Key Findings From “The Economic Impact of Cybercrime” Report

McAfee cybercrime report

Today endpoint security solution provider McAfee, in collaboration with the Center for Strategic and International Studies (CSIS), released their global study on the financial consequences of cybercrime: “Economic Impact of Cybercrime—No Slowing Down.”

The report is a comprehensive look at the total losses hackers inflict on the world. By McAfee’s current estimation, that total loss is $600 billion—a significant jump from a 2014 study that estimated cybercrime losses at $445 billion. Cybercrime no constitutes a .059% to .8% loss of global GDP; in North America those losses constitute 0.69% to 0.87%

In a statement, McAfee’s Chief Technology Officer Steve Grobman said “The digital world has transformed almost every aspect of our lives, including risk and crime, so that crime is more efficient, less risky, more profitable and has never been easier to execute. Consider the use of ransomware, where criminals can outsource much of their work to skilled contractors. Ransomware-as-a-service cloud providers efficiently scale attacks to target millions of systems, and attacks are automated to require minimal human involvement.”

The key findings of McAfee’s report include:

  • Banks remain the favorite target of cybercriminals, continuing a decade-long trend.
  • A quarter of losses to cybercrime stem from theft of intellectual property or vital enterprise data.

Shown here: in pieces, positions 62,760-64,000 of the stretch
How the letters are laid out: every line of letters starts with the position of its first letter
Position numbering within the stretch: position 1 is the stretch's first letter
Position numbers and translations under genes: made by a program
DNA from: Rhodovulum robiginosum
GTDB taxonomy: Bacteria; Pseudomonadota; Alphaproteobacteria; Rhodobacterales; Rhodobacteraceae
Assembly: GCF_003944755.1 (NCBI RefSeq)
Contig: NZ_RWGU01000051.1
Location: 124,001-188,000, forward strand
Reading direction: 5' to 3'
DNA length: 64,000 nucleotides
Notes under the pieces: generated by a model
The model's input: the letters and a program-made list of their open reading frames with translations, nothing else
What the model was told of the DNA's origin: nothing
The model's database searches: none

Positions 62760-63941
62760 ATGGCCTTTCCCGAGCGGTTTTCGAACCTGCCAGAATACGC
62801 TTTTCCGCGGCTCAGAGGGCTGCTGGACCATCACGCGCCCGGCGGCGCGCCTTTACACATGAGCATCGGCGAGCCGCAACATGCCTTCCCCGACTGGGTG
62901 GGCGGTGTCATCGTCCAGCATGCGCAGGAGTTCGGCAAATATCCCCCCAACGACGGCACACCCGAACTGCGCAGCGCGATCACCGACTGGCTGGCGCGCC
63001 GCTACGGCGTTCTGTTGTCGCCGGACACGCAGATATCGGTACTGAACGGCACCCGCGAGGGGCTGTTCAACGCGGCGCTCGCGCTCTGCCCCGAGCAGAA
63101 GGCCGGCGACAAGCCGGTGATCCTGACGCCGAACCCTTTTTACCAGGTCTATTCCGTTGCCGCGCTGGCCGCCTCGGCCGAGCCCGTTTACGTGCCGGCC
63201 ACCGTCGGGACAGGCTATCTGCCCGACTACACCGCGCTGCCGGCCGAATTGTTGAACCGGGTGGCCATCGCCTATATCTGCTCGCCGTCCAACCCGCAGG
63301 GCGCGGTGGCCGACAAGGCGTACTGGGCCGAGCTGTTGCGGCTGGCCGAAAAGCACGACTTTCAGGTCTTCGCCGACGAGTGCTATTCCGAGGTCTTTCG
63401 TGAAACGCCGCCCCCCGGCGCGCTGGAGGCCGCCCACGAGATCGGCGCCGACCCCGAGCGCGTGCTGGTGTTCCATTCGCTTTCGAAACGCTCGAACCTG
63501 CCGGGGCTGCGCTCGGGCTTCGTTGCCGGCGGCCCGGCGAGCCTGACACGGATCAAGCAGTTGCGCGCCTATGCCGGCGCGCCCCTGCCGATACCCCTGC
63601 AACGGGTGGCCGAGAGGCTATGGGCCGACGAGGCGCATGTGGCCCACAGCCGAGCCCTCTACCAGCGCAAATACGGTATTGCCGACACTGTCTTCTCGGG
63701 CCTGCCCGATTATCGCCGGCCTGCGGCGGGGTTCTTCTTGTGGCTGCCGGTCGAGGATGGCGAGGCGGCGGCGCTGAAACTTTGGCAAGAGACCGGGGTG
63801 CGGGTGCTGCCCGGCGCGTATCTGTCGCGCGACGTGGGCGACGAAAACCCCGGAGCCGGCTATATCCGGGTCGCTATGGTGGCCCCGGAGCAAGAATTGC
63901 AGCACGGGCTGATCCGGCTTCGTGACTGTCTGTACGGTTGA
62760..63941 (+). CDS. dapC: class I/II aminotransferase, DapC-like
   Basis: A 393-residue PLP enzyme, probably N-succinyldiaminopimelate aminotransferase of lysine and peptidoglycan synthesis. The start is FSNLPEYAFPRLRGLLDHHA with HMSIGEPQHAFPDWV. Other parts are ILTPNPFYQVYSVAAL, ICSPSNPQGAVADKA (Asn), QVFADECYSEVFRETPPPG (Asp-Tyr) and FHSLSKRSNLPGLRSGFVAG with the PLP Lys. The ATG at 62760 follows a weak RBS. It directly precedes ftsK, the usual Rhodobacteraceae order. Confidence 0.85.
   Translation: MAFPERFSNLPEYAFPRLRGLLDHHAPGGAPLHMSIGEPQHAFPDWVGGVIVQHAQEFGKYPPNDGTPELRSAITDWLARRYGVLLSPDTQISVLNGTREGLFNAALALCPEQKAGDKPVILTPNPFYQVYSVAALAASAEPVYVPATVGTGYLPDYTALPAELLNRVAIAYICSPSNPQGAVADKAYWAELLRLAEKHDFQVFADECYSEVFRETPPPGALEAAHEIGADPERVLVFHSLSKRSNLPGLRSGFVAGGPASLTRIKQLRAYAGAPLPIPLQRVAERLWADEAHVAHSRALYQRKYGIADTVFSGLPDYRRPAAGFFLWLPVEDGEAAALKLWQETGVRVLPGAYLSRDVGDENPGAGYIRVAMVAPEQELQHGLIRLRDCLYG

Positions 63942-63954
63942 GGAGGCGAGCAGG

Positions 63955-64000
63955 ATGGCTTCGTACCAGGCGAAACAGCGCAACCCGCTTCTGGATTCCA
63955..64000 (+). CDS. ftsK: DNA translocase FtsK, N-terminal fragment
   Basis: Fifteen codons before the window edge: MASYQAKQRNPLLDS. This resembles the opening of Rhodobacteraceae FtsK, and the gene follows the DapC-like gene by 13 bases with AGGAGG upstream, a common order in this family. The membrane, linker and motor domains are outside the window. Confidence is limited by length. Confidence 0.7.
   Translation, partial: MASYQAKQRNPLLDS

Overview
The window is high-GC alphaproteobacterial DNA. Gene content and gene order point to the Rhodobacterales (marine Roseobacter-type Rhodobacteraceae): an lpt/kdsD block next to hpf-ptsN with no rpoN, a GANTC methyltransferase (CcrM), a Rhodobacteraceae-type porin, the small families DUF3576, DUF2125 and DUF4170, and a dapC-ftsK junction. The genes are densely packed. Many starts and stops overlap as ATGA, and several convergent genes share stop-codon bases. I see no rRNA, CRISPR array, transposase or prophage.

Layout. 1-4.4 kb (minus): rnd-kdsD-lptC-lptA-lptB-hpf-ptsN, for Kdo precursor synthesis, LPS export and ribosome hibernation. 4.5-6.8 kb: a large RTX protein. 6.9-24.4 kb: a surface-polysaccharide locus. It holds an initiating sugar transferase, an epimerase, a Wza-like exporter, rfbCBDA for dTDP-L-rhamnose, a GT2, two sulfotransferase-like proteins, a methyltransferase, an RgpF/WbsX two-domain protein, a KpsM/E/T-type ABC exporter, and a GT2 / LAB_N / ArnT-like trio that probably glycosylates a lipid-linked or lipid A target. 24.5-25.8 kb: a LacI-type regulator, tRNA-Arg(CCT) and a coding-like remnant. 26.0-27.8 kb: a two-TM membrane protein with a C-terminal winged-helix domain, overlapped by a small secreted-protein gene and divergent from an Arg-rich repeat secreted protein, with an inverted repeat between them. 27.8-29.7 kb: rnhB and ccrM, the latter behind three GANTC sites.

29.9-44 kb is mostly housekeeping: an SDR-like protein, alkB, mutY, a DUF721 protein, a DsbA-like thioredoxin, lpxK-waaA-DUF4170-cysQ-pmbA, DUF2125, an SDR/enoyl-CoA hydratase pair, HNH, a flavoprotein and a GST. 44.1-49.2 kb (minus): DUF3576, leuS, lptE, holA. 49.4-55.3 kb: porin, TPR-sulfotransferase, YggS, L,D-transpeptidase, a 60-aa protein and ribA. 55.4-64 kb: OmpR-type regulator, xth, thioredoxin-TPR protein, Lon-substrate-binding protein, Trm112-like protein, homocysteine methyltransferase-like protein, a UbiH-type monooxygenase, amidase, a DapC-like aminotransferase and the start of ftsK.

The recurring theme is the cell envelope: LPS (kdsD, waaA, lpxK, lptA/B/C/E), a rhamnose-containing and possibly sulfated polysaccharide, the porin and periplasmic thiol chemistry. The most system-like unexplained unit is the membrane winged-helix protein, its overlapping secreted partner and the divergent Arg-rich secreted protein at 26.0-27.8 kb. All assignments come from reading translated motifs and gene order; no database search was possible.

• The estimated cost of the average data breach is $3.6 million, but the damage to a brand’s reputation may be far more extensive and lasting.
  • Only a projected 13% of cybercrime is reported; the totals given here may in reality be much higher.
  • High-end hackers are growing increasingly sophisticated, mimicking their innovations to match their enterprise targets; including cloud computing and AI.
  • Hacking as a service, ransomware-as-a-service, and ransomware kits all speak to the increasing professionalization and organization of cybercrime threat actors.    

According to the report, cybercrime is the third most lucrative criminal enterprise in the world behind government corruption and narcotics trafficking. They note, however, that no other criminal endeavor can match cybercrime’s relative ease, its ability to strike multiple targets at once, or its anonymity.  

Indeed, most hackers operate outside the reach of their target’s law enforcement agencies. Combined with anonymizing software and services, it is no wonder that so many hackers go unpunished.

But it may not even be relevant, as the report finds that the most dangerous cybercrime actors aren’t individuals but nation-states. James Lewis, senior vice president at CSIS, said in his own statement: “Our research bore out the fact that Russia is the leader in cybercrime, reflecting the skill of its hacker community and its disdain for western law enforcement. North Korea is second in line, as the nation uses cryptocurrency theft to help fund its regime, and we’re now seeing an expanding number of cybercrime centers, including not only North Korea but also Brazil, India and Vietnam.”  

McAfee’s report paints a grim picture: cybercrime will only continue to rise in both severity and in proliferation. The ease of attacking the incredibly vulnerable internet of things and more sophisticated tools for creating malware such as AI are creating opportunities hackers can’t pass up. And if the research proves anything, it’s that they won’t.

You can read the full report here.

Ben Canner
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